This outstanding marriage of chashu pork ramen melds soba noodles and crisp vegetables is soul-satisfying in that way only slowly cooked, fall-apart-tender pork can be. The ingredients for the traditional Japanese braise, namely soy sauce, sake, mirin, and rice wine, then double as a broth for the finished dish.Angie Zoobkoff

A bowl of chashu pork ramen, filled with braised pork, soba noodles, bean sprouts, peas, and bok choy, with a pair of chopsticks resting on top.

Chashu Pork Ramen

5 from 1 vote
This chashu pork ramen will rival your local take-away spot for flavor and comfort levels. The gorgeous braising liquid is used as broth to take advantage of all the sumptuous flavors.
David Leite
Servings4 servings
Calories802 kcal
Prep Time45 minutes
Cook Time4 hours 45 minutes
Total Time5 hours 30 minutes


For the chashu pork

  • 1 3/4 pounds bone-in pork shoulder
  • 1/2 cup light soy sauce
  • 1 cup sake (or substitute rice wine)
  • 1 cup mirin
  • 1 cup rice wine
  • 3 1/2 tablespoons coconut sugar or 3 tablespoons granulated sugar
  • 1 thumb-size piece ginger, sliced
  • 6 to 7 about 7 oz shallots, peeled

For the noodles and vegetables

  • 9 ounces soba noodles
  • 2 cups sugar snap peas
  • 8 ounces baby bok choy

For the bowl

  • Handful bean sprouts
  • Handful pea shoots or purslane


Make the chashu pork

  • Preheat the oven to 300°F (150°C).
  • In a Dutch oven or flame-proof baking dish over medium-high heat, combine the pork, soy sauce, sake, mirin, rice wine, coconut sugar, ginger, and shallots. Bring to a boil, cover, and transfer to the oven.
  • Cook until the pork is incredibly tender and shreds very easily, 4 to 4 1/2 hours.
  • Remove from the oven, uncover, and let the pork rest in the liquid until cool enough to handle.

Make the noodles and vegetables

  • Bring a large saucepan of salted water to a boil over high heat. Cook the soba noodles according to the instructions on the package.
  • While the noodles are cooking, fill a large bowl halfway with ice water. Using tongs, transfer the cooked noodles to the water. Keep the water boiling.
  • Prepare another large bowl filled halfway with ice water. Blanch the sugar snap peas and baby bok choy in the boiling water for 1 minute.
  • Using tongs or a slotted spoon, immediately plunge the vegetables into the ice water to stop the cooking process. Drain and pat dry.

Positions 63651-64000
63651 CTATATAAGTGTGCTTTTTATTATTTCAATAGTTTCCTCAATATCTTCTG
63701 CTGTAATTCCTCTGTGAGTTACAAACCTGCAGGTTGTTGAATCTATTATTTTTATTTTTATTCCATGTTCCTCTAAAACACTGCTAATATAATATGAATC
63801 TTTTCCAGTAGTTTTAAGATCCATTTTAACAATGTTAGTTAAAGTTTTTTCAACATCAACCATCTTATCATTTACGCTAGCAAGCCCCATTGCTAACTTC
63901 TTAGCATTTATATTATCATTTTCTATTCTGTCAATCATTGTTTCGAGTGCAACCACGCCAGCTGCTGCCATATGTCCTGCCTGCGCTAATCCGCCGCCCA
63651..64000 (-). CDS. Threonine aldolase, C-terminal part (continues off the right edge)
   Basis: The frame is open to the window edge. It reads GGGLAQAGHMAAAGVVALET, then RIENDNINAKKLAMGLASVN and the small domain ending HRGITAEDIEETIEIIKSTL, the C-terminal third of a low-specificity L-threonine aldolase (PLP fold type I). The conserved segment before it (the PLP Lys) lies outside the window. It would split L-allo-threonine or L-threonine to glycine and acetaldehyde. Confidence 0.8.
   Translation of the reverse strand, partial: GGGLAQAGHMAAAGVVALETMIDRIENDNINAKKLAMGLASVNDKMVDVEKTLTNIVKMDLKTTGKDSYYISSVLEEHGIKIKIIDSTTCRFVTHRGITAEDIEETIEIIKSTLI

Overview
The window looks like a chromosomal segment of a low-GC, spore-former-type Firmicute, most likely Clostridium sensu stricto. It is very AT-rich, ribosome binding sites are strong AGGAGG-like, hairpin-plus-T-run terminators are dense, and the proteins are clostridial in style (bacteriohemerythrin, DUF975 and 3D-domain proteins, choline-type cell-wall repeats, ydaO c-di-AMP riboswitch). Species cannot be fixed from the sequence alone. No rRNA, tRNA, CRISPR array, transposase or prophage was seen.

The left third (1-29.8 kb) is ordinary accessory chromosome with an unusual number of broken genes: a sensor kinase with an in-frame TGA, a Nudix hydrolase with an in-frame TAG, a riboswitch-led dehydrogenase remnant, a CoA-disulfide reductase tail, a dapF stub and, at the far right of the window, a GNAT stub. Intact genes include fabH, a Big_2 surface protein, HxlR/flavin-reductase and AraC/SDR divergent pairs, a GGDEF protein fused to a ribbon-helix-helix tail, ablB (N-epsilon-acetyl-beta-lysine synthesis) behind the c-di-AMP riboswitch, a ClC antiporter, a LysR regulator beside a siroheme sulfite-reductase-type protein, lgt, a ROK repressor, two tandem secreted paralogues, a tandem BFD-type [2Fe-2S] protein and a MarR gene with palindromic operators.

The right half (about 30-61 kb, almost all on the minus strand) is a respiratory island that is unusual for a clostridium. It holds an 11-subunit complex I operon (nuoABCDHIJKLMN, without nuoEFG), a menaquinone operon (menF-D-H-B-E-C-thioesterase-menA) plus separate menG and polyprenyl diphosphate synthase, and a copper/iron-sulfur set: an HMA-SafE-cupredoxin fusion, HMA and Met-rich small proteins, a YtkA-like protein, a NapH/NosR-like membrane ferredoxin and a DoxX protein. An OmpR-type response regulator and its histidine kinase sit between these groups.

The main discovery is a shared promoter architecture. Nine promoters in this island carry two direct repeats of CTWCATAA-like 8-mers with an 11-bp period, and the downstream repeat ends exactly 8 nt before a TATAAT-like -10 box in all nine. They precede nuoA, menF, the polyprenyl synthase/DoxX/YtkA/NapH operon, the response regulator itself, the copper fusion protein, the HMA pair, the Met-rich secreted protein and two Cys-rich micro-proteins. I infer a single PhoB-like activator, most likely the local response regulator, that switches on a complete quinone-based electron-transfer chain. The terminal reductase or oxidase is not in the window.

Assemble the bowl

  • Remove the pork from the braising liquid and use 2 forks to shred the pork. Skim any fat from the surface of the braising liquid (or let the liquid cool, cover, and refrigerate it for up to a couple days and skim the fat before reheating).
  • Add about 1/2 cup shredded pork to each serving bowl and divvy the noodles, sugar snap peas, and baby bok choy among the bowls. Add a handful of bean sprouts and some pea shoots or purslane to each and then ladle some of the braising liquid from the pork dish into each bowl.
Nourish Bowls Cookbook

Adapted From

Nourish Bowls

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Serving: 1 servingCalories: 802 kcalCarbohydrates: 95 gProtein: 59 gFat: 7 gSaturated Fat: 2 gMonounsaturated Fat: 3 gTrans Fat: 0.03 gCholesterol: 119 mgSodium: 2253 mgFiber: 2 gSugar: 27 g

Nutrition information is automatically calculated, so should only be used as an approximation.

Tried this recipe?Mention @leitesculinaria or tag #leitesculinaria!
Recipe © 2017 Quadrille Publishing. Photo © 2017 Issy Crocker. All rights reserved.

Recipe Testers’ Reviews

This chashu pork ramen recipe is way better than take out.

Prepping the meat for the braise was very simple, hardly any hands on time there. I trimmed a lot of the excess fat from the meat and assembling the rest of the ingredients for the braising liquid was very quick. I was able to find coconut sugar so I used that.

I would suggest that during the long braise time you spend some time prepping the vegetables. Once the blanching and assembling of the bowls takes place it all moves very quickly. I sliced the baby bok choy into halves and left the sugar snap peas as they were. The pork, while braising, smelled great.

As I’d trimmed a lot of the fat off before cooking , there was little fat to skim off the broth. We got about 6 servings. The pea shoots were a little ungainly to eat whole so I’d probably cut them smaller next time.

The blanching of the vegetables took almost no time at all and the soba noodles took 6 minutes as per the package instructions. They were flexible but not too soft. And after layering the noodles, veggies and pork we ladled over about a cup of the broth. All in all, it made for a very enjoyable meal we all thought was better than takeout.

You could prepare the meat on a weekend when you have extra time and refrigerate it for a weeknight where all you’d have to do is reheat the meat and broth while you blanch the vegetables and cook the noodles.

I would think this could also be made in a slow cooker to make dinner preparations easier.

About David Leite

I count myself lucky to have received three James Beard Awards for my writing as well as for Leite’s Culinaria. My work has also appeared in The New York Times, Martha Stewart Living, Saveur, Bon Appétit, Gourmet, Food & Wine, Yankee, Los Angeles Times, Chicago Tribune, The Washington Post, and more.

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Recipe Rating


  1. Chashu, as an ingredient in Japanese Ramen (chashumen) is made with rolled pork belly or sometimes pork belly in block form.

    Pork shoulders or butts aren’t common in Japan.

    1. Bkhuna, you’re right, pork belly is the traditional choice for chashu, but Japanese home cooks who prefer leaner cuts choose pork butt or leg/ham. Some even completely free themselves from the convention and use chicken instead. The key is the salty/sweet flavor profile achieved by marrying soy sauce with sugar, mirin, honey, etc. Another common thread is the cooking method, which is “low and slow.”